Arriving in Johannesburg in the early 1990s, the first thing I wanted to be was a bona fide Zulu. To achieve that I found myself chasing a girl all the way to her Natal University dormitory, where I learnt to memorise street names in Durban. In those days no other city in the country — at least that I had been in — had vernacular street names. Umbilo Road, Isipingo, Umgeni : u-this, i-that. Lilting. I delighted in the musicality of the language, marvelled at the “true Africanity” of the space. Got sucked into the joy of what a truly Asiatic/Indo-African cultural and spiritual bond portended: the “Union”, were it to be allowed its flourish, knots and all. It all felt like my own private fairy tale. My Alec in Zululand fairy ride.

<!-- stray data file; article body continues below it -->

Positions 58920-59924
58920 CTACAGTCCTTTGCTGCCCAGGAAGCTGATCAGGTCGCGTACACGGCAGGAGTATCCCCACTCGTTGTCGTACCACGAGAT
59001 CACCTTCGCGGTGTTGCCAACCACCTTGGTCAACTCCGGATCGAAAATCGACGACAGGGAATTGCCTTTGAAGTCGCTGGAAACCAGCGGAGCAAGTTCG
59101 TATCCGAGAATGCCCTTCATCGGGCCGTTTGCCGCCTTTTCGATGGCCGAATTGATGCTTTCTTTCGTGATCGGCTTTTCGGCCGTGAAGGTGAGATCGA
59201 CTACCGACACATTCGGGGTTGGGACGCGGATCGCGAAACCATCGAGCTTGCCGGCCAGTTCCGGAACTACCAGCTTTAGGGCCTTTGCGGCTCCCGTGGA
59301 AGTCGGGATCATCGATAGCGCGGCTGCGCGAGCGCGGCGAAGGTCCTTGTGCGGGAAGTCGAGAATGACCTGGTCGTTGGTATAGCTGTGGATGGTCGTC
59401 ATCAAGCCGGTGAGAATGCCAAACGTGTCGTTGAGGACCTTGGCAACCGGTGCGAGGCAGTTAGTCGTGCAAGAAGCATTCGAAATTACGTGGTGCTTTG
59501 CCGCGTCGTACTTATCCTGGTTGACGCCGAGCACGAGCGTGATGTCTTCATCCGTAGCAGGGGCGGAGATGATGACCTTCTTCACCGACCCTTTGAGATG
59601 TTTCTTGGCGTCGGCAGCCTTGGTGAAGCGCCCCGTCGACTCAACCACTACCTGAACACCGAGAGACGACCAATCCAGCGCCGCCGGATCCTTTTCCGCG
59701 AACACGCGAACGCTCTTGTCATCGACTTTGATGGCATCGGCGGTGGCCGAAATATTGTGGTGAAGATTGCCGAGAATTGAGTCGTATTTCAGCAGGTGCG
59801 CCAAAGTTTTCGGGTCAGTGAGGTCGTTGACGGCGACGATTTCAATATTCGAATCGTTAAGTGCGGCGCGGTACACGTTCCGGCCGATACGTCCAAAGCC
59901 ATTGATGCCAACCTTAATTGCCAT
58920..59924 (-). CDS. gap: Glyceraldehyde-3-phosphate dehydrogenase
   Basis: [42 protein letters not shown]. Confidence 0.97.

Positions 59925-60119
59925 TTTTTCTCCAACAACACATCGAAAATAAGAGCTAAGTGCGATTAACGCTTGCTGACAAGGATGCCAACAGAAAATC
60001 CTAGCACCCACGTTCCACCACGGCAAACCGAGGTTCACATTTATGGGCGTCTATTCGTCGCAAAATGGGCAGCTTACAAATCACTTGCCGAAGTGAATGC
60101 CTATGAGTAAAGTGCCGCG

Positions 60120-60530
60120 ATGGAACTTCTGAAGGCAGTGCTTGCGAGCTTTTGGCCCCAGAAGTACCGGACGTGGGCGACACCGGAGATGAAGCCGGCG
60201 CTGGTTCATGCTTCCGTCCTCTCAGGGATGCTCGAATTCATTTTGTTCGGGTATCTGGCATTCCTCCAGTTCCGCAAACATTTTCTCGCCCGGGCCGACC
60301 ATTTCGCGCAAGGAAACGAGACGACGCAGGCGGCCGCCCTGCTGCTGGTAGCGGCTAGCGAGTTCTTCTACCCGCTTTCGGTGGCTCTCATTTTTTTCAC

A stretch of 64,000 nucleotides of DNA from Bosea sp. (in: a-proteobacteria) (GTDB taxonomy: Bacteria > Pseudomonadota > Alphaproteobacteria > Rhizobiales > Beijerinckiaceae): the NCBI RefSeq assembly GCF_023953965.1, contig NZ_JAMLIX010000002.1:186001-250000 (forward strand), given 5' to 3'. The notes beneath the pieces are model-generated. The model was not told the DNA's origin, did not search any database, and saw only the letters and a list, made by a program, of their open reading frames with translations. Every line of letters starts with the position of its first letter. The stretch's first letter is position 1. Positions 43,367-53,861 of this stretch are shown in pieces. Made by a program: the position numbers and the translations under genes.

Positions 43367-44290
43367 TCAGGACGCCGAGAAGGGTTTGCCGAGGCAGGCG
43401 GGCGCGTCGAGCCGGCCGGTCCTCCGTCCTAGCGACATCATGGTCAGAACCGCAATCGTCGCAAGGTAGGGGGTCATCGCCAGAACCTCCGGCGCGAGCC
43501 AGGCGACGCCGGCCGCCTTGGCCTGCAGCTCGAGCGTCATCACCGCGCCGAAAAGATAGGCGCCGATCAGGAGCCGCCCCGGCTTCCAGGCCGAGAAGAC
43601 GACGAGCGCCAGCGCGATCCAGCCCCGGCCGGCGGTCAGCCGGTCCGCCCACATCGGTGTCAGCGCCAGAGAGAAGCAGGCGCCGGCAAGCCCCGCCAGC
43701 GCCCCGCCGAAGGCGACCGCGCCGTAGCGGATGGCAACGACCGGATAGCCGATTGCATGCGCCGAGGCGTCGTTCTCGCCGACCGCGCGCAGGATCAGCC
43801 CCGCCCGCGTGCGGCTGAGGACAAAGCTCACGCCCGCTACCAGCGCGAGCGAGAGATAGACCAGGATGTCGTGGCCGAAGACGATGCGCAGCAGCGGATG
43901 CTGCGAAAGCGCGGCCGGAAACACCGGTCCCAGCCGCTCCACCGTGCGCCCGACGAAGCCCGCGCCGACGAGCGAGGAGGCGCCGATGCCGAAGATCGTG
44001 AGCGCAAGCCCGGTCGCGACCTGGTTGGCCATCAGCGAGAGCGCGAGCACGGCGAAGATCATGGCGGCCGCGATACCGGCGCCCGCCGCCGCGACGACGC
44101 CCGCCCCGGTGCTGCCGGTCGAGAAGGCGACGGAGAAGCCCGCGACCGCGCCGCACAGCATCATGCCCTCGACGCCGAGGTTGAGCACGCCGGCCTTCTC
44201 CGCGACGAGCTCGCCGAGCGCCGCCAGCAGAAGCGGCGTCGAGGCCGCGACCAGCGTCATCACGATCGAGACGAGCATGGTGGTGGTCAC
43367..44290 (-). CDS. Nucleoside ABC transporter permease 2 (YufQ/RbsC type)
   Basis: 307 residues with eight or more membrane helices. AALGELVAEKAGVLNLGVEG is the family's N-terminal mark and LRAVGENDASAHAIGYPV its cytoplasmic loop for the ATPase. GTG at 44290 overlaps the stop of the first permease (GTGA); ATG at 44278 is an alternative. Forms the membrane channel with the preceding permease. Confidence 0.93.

For once, I forgot about 1949. I waved off, or attempted to, the story of the “scoundrel” — maybe he’d be labelled a “looter” today; maybe this writer would be fulminating from the high perch of his Twitter account: “Arrest the criminal!” — George Madondo. Ol’ George was accused of stealing from an Indian shopkeeper, a stone’s throw from the Juma Masjid mosque in Grey Street, Durban. Cornered, Madondo threw a series of punches, putting the shop’s assistants on their backs, before tumbling out onto the pavement, entangled in a bear hug with the shopkeeper. And, on that sweltering January 13 1949, lighting up a calamity his pea-brain couldn’t possibly have foretold: the 1949 riots.